Early on, we learn that Quentin grew up reading a series about a place called Fillory, which is basically Narnia. Except maybe without the Jesus. Grossman exposits some of the plots of some of the books in the series (a couple of which sound exceedingly boring).

Also early on, Hogwarts U is attacked. Sort of attacked. There this point where the whole school is put under a time-sludge spell sort of thing, and we’re told it’s terrifying and awful, and it’s clear that the teachers are kinda freaked out, but at the same time, I felt like it failed to really demonstrate any real menace in the story. Also, biggish problem for me: Quentin might have sort of caused it somehow. It’s not really clear. First he’s petulant and then he’s beating himself up.

Which I think was the biggest problem: Christ I hated Quentin. Remember Emo Spidey from Spider-Man 3? Quentin is basically Emo Harry Potter, which is saying something considering how emo Harry could sometimes be. When he’s not actively sabotaging things–be they a classroom or a relationship–he’s passively just kind of hanging out. He gets romantically involved with one of his classmates, but then, later, after everyone’s graduated but all moved in to some other apartment together, gets drunk one night and makes some ludicrously bad decisions (a couple of which feel like WTF? and a couple of which feel like Grossman just trying to make it Harry Potter Y Tu Mama, Tambien).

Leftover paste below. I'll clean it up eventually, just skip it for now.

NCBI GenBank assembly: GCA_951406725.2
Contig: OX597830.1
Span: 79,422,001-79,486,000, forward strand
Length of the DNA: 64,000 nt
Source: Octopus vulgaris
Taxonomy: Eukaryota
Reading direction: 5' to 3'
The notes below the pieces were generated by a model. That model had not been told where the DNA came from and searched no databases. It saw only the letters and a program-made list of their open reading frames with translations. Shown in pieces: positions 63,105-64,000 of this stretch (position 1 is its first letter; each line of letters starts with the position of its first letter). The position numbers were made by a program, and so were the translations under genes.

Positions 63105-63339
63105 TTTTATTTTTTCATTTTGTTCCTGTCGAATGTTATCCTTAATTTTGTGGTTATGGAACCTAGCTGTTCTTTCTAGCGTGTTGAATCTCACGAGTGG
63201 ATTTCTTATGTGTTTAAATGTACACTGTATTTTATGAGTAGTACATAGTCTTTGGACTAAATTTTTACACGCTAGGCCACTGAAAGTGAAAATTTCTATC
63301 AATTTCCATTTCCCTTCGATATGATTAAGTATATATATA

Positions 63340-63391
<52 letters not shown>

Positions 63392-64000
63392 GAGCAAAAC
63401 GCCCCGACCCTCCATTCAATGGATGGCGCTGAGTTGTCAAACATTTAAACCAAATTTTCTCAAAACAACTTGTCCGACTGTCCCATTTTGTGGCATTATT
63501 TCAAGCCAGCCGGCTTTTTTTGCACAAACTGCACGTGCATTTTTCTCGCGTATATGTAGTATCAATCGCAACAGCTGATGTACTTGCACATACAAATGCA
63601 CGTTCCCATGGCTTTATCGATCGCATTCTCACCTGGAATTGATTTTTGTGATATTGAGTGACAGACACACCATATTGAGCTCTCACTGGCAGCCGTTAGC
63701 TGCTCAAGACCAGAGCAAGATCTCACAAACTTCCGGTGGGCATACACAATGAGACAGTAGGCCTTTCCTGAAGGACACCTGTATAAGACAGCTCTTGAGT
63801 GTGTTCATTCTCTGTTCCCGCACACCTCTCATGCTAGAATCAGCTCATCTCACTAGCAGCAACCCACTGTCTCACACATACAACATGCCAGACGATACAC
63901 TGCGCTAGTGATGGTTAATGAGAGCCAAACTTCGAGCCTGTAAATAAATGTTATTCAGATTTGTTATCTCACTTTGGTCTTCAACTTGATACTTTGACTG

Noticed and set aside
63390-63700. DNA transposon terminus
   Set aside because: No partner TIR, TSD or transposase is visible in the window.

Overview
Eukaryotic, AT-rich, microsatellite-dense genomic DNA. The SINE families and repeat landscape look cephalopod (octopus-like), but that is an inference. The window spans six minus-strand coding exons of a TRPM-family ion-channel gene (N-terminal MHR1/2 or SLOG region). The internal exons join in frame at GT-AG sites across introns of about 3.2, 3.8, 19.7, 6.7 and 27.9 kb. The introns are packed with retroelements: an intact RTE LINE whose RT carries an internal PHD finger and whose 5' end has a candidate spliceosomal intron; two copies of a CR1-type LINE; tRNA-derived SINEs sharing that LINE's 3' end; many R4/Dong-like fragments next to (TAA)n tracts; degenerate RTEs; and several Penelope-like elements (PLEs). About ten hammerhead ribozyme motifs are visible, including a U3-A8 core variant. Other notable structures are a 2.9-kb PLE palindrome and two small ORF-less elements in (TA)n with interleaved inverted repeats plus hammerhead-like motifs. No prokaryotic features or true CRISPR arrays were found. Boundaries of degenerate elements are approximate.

And then they all go to Fillory.

No, seriously. About halfway through, just after they’ve graduated, they find some magic stone that takes them to Fillory. Where there’s this ludicrously enormous (and subsequently difficult to follow) battle/climax/fight somethingorother and then . . . other plot stuff.

Thing is, it’s not very well-structured plot stuff. The third act basically falls apart, and what comes before it isn’t really paced or structured well enough for plotting purposes. The pacing is off, with some things rushed and others . . . well, not.